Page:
Live Music + Gig Reviews

Kaiser Chiefs via David Arnold + Cold War Kids @ Roundhouse, London

26 October 2007


But why? Aside from the possibility that the BBC Electric Proms line up was decided by a modified version of the machinery used to handle the FA Cup draw, what possible reason would you have for throwing the people who appeared on stage tonight together?

“…Picking the mainstream act, we’ve got Gary. So Gary, if you’d like to grab a ball… Okay, we’ve got the Kaiser Chiefs. And who will the Kaiser Chiefs be drawn with. Trevor, will you do the honours. Okay, yep, thanks, we have David Arnold. Oooh, the Kaiser Chiefs and David Arnold; that’s going to be a tightly contested matchup. But just to mix it up a bit, Mark, would you be so good to pick three other random factors to chuck in the mix… Ok, we have: the BBC Symphony Orchestra, The Ukulele Orchestra of Great Britain and some Indian drummers courtesy of the Dhol Foundation. Brilliant…”

It’s possible that the Cold War Kids may have benefited more from the orchestra than the Chiefs did. Or maybe they could have just got them to stand in the audience so it appeared there was a few more people watching them. Kind of unfair because, particularly on an impassioned run through Hang Me Out To Dry, they weren’t half bad.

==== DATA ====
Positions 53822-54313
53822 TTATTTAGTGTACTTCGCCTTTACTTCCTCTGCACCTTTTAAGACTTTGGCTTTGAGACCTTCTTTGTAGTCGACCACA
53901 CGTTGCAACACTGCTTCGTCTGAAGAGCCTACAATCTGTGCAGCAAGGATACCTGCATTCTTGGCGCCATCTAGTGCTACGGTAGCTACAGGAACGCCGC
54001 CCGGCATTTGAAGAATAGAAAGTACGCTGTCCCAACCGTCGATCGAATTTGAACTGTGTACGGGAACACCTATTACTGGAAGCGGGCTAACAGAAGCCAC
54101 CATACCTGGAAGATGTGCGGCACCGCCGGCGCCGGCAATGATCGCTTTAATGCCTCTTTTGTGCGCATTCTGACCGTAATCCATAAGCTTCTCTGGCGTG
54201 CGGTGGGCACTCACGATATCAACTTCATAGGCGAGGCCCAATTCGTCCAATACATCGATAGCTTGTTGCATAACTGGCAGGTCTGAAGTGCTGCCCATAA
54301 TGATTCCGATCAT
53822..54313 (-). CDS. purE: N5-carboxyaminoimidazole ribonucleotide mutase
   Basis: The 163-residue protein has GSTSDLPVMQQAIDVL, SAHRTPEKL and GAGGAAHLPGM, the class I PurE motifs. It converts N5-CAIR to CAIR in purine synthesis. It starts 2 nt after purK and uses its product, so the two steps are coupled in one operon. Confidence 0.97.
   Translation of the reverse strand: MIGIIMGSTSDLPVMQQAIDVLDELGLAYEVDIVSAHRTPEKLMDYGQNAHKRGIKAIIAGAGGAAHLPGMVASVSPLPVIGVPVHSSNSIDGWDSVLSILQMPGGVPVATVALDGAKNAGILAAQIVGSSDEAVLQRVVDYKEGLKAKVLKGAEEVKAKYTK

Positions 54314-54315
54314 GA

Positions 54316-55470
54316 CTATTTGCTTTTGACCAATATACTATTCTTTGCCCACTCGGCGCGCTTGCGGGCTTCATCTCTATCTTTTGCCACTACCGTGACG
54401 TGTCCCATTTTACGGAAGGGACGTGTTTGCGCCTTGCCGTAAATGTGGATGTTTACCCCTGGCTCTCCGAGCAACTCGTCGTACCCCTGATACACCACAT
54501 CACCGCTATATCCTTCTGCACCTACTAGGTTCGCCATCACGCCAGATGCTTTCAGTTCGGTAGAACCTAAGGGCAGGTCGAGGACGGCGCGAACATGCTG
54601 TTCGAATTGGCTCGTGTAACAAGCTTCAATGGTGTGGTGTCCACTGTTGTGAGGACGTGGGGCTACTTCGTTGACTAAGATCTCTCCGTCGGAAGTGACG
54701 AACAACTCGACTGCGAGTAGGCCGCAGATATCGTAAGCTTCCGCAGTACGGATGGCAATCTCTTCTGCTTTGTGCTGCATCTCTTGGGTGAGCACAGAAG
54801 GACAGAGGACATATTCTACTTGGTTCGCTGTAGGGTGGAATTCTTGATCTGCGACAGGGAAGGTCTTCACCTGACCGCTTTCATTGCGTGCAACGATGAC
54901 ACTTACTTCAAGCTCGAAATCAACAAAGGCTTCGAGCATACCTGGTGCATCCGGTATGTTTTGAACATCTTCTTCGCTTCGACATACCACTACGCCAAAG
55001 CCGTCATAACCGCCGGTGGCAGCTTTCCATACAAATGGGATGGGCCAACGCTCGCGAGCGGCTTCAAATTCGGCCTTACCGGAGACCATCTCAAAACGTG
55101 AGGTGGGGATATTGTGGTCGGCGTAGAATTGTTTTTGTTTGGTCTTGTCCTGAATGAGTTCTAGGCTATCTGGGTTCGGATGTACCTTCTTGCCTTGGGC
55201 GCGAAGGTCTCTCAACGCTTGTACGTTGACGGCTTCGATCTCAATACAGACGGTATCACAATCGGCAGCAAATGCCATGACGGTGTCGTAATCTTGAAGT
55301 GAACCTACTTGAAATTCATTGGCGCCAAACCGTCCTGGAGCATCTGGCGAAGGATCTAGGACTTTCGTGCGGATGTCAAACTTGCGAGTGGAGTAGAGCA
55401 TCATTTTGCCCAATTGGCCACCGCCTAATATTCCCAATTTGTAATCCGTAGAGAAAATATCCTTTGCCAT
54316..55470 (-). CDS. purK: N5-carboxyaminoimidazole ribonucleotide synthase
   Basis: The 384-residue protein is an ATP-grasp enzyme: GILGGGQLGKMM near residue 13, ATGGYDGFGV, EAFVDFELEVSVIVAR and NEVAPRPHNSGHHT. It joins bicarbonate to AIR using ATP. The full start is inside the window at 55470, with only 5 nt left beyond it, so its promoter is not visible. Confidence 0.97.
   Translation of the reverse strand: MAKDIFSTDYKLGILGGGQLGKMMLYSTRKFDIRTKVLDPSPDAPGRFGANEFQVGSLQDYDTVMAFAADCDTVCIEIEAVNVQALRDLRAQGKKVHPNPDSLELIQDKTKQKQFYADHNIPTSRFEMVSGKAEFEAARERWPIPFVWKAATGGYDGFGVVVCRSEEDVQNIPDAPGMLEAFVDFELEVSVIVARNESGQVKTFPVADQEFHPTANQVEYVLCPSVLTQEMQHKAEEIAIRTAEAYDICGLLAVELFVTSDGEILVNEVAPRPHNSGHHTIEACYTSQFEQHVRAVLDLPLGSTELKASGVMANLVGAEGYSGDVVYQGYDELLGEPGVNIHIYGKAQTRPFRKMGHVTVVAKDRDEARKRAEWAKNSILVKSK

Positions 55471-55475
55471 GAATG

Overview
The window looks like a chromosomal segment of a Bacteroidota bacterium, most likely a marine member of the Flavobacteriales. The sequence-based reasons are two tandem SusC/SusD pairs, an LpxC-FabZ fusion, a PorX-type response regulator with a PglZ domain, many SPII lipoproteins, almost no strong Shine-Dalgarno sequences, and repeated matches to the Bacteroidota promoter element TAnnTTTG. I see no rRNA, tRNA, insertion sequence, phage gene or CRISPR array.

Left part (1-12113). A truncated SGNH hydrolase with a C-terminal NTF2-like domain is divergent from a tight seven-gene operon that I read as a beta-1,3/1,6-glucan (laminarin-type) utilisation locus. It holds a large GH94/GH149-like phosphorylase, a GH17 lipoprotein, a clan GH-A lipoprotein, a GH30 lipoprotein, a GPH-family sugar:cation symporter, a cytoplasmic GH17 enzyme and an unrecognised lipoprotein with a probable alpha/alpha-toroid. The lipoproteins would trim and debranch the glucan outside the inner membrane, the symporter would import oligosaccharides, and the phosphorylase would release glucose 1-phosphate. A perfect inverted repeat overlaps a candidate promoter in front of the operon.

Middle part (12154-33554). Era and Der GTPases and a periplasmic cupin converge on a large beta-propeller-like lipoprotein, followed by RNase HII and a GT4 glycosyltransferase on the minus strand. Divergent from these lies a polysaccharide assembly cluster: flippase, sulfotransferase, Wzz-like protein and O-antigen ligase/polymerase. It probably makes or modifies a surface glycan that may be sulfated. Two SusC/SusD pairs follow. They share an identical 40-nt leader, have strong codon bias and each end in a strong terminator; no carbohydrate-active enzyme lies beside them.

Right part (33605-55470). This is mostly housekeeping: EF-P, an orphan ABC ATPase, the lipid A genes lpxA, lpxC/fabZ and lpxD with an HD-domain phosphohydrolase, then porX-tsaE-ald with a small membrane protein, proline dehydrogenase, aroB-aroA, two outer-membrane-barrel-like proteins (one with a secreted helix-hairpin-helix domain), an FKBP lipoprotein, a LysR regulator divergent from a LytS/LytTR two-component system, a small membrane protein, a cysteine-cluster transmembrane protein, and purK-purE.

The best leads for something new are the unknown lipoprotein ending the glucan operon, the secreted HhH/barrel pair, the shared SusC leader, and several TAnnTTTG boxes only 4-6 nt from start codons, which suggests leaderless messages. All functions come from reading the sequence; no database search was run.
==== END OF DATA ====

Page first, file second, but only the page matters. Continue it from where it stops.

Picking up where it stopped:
There were two moments when having these headliners and these other people on the stage at the same time actually seemed worthwhile. The clutch of ukuleles thrown at Ruby helped transformed it from being just another Kaiser Chiefs song to being just another Kaiser Chiefs song but with a faint glow of originality, while the climactic merging of an extra symphonic Oh My God into Land Of Hope And Glory (complete with a carpet bombing of balloons) was at the very least witty. Or kind of witty, anyway.

The rest of the time you wouldn’t have been surprised had the whole thing turned out to be some kind of bizarre scheduling accident. Modern Way and I Predict A Riot were performed over the top of, rather than happily with, Arnold’s widescreen orchestral swoops, while The Angry Mob’s attempted segway from half-passable social commentary into (undeniably good) Indian drumming had you half believing the stage had been invaded by protesters against songs which go ‘na-na-na-na-naaa’.

Again, you have to ask the question why? The Angry Mob isn’t exactly bursting with eastern rhythms, I Predict A Riot and The Modern Way aren’t obvious contenders for the next Bond theme, so why try and shoehorn them into behaving that way?

Ultimately the most damning fact was that large sections of the gig didn’t use the massed ranks of classically trained musicians hidden at the back of the stage, or, seemingly, the person who this evening was supposed to be “Via”.

Which made it just another Kaiser Chiefs gig. Ricky runs around. They play two, possibly three songs, and then play them again with different words. If this was to be an opportunity for the Kaisers to prove they’re more than just a throwaway pop band then it was an opportunity totally spurned. Whatever the result of this fixture was, let’s pray there isn’t a replay.


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More on Kaiser Chiefs
Kaiser Chiefs – Stay Together
Kaiser Chiefs – Education, Education, Education & War
Kaiser Chiefs – The Future Is Medieval
Kaiser Chiefs – Off With Their Heads
Kaiser Chiefs via David Arnold + Cold War Kids @ Roundhouse, London